Jul 15th 2019

Bucket List Summer Reds are the Coolest

Not that bucket list. We’re talking about the list of red wines we prefer to drink only after they've had a good long sit in an ice bucket - enough to bring the temperature down to something distinctly chilly.

If you know something of the pleasures of young, light-bodied red wines sipped cool, it's likely you acquired it somewhere outside the U.S. Here, the sub room temperature red is either unknown or considered distinctly. But drop into any family-owned, working-class European café during the hot months and chances are your red wine will come in a bottle, pitcher, or carafe beaded with condensation, the wine inside held at approximately the temperature of well water (55 degrees or thereabouts)

If the notion that some red wines are improved by a little time in the ice bucket is still a foreign one on these shores, blame it on restaurant wine programs that remain strangely loyal to a system that seems to get nothing right: whites (straight from a fridge) always too cold; reds (at room temp) ever unpalatably warm. And while that savagely frigid sauvignon blanc will eventually come ’round given time and a little help from a pair of warm palms,  a wine served 15 or even 20 degrees degrees above what it should hasn’t got a chance of returning to drinking condition.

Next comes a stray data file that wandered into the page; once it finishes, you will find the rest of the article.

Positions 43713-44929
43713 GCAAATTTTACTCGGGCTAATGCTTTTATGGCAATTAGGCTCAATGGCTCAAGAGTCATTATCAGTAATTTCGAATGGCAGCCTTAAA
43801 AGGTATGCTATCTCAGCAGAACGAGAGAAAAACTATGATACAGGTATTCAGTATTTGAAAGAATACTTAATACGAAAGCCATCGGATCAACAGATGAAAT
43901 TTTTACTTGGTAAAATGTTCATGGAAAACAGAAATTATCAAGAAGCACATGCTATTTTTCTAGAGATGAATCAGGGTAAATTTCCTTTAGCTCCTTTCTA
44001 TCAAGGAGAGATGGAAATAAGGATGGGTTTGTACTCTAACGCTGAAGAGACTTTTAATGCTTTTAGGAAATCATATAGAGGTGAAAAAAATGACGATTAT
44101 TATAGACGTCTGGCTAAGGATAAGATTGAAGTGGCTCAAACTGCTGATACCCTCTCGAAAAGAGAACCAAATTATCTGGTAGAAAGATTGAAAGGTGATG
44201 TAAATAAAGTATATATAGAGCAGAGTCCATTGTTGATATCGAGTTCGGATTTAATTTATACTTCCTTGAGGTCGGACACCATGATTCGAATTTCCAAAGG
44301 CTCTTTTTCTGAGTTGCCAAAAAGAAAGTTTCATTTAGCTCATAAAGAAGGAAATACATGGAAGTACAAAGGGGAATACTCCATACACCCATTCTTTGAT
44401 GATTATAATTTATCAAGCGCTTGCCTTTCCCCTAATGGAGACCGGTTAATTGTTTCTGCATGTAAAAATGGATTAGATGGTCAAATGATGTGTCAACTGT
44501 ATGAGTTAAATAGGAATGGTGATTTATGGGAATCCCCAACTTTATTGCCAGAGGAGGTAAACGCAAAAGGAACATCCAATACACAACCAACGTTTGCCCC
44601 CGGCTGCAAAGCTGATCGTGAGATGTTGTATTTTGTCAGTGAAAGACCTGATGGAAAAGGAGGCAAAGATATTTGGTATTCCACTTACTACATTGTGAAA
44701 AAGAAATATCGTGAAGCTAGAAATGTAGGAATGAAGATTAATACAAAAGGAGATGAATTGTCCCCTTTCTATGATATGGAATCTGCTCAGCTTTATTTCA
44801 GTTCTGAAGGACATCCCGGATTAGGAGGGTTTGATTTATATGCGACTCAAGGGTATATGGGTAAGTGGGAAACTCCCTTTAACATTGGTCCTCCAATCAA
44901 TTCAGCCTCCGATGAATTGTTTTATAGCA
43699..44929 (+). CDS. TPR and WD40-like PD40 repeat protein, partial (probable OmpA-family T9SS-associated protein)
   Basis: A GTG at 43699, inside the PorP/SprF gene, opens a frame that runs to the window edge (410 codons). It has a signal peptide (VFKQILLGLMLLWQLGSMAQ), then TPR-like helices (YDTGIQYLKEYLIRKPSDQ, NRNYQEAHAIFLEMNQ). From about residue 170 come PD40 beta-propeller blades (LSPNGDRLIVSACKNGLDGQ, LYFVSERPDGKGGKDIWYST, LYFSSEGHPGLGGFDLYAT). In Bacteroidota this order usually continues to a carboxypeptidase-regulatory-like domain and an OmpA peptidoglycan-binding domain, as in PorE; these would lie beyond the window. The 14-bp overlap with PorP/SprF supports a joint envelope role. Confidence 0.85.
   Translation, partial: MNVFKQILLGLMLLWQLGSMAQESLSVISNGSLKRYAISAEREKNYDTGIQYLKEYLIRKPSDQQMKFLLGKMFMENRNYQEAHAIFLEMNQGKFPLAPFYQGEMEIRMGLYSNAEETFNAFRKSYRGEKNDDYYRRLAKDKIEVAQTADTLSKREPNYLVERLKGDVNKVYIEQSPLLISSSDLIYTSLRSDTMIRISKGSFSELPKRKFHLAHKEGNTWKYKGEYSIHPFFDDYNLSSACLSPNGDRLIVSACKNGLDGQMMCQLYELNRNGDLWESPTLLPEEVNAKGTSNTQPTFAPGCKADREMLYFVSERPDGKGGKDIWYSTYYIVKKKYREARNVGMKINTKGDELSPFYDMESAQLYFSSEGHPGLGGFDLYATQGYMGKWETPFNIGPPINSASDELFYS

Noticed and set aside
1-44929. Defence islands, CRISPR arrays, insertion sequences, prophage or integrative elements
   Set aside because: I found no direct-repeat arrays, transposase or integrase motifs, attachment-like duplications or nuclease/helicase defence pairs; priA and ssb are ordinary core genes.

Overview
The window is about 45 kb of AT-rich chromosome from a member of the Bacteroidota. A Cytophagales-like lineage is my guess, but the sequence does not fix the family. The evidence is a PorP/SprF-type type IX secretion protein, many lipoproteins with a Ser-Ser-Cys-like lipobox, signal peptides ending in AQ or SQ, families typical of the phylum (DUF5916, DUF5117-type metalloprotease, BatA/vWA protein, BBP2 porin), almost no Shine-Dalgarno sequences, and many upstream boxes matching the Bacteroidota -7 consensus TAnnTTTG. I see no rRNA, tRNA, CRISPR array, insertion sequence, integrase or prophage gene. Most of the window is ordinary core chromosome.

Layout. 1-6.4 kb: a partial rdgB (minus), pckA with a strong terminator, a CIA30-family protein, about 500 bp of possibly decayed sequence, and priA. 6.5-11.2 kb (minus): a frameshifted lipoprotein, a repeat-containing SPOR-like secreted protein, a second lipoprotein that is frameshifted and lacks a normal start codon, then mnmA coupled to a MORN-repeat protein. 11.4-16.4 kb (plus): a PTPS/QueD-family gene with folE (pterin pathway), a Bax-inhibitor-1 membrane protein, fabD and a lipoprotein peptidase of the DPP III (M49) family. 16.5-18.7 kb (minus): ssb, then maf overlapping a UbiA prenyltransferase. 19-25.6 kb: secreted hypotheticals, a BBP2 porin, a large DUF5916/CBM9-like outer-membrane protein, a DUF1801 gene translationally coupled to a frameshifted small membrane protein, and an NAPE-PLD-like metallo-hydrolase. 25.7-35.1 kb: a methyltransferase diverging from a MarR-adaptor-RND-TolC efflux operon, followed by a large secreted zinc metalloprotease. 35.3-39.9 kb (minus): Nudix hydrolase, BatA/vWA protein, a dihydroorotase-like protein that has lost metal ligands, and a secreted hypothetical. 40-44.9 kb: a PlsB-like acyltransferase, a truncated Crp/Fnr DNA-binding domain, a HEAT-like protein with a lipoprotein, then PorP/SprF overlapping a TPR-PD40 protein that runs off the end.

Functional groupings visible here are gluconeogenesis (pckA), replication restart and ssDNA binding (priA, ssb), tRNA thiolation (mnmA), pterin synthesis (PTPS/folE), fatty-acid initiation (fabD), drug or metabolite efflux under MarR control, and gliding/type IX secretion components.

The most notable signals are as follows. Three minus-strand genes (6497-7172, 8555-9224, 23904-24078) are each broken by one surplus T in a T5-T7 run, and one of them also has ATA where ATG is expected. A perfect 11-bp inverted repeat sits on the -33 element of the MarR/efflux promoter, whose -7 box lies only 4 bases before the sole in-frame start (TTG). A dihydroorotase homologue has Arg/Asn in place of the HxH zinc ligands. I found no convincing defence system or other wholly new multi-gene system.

How do you know when a little ice time is called for?  As a rule of thumb, all lighter-bodied, low tannin reds perk up after a cool down.  A little experimentation will help you get the hang of it. Ice buckets really aren’t convenient for most of us - but an hour on the fridge door or 15 minutes in the freezer (if you’re in hurry up mode) should do it.

To help you get on with it, here’s a peek at our very own wine corner bucket list. You’ll notice it doesn’t include bungee jumping...

  • 2017 Ca’ La Bionda, Valpolicella Classico  A gem of a summer sip with lovely, bright red cherry fruit and a lively feel.  $18.95
  • 2018 Domaine Jean Vullien, Cru Saint-Jean-de-la-Porte  Alpine red that’s all freshness and airy verve. $16.95
  • 2017 Famille Vaillant Vin de France “Breton”  Natural cabernet franc with appealingly crunchy fruit and (the occasional) hint of spritz.  Just the coolest. No SO2. $21.95
  • 2016 Domaine des Huards, Cour-Cheverny “Envol” Pinot noir and Gamay blend, from vineyards at the confluence of the Loire and the Delicious.
  • 2018 Chermette Beaujolais “Les Griottes” Beaujolais as it was made to be: fresh, juicy, delightfully uncomplicated and refreshing.  $17.95